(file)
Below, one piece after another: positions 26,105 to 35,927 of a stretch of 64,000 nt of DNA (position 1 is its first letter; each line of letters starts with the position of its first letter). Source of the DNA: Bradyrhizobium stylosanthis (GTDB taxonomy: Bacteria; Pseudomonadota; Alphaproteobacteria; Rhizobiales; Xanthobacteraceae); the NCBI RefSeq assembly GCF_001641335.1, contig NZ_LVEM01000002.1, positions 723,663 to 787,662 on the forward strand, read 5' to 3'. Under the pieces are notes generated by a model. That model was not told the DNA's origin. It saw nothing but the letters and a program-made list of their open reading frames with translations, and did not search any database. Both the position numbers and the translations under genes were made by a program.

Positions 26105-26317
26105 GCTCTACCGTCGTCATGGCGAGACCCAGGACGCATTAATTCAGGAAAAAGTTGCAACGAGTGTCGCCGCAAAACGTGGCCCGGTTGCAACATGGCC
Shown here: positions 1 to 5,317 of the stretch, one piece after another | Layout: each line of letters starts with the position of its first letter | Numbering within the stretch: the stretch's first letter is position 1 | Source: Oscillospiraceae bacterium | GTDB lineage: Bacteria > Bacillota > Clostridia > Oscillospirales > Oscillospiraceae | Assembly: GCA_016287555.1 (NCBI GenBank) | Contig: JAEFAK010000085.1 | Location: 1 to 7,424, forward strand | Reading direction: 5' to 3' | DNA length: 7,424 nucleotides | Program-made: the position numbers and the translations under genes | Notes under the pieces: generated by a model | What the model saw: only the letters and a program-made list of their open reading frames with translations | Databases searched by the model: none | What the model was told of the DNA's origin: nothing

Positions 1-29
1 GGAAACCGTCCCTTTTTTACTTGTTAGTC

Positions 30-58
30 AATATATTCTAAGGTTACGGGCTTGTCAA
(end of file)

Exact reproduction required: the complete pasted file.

Below, one piece after another: positions 26,105 to 35,927 of a stretch of 64,000 nt of DNA (position 1 is its first letter; each line of letters starts with the position of its first letter). Source of the DNA: Bradyrhizobium stylosanthis (GTDB taxonomy: Bacteria; Pseudomonadota; Alphaproteobacteria; Rhizobiales; Xanthobacteraceae); the NCBI RefSeq assembly GCF_001641335.1, contig NZ_LVEM01000002.1, positions 723,663 to 787,662 on the forward strand, read 5' to 3'. Under the pieces are notes generated by a model. That model was not told the DNA's origin. It saw nothing but the letters and a program-made list of their open reading frames with translations, and did not search any database. Both the position numbers and the translations under genes were made by a program.

Positions 26105-26317
26105 GCTCTACCGTCGTCATGGCGAGACCCAGGACGCATTAATTCAGGAAAAAGTTGCAACGAGTGTCGCCGCAAAACGTGGCCCGGTTGCAACATGGCC
Shown here: positions 1 to 5,317 of the stretch, one piece after another | Layout: each line of letters starts with the position of its first letter | Numbering within the stretch: the stretch's first letter is position 1 | Source: Oscillospiraceae bacterium | GTDB lineage: Bacteria > Bacillota > Clostridia > Oscillospirales > Oscillospiraceae | Assembly: GCA_016287555.1 (NCBI GenBank) | Contig: JAEFAK010000085.1 | Location: 1 to 7,424, forward strand | Reading direction: 5' to 3' | DNA length: 7,424 nucleotides | Program-made: the position numbers and the translations under genes | Notes under the pieces: generated by a model | What the model saw: only the letters and a program-made list of their open reading frames with translations | Databases searched by the model: none | What the model was told of the DNA's origin: nothing

Positions 1-29
1 GGAAACCGTCCCTTTTTTACTTGTTAGTC

Positions 30-58
30 AATATATTCTAAGGTTACGGGCTTGTCAA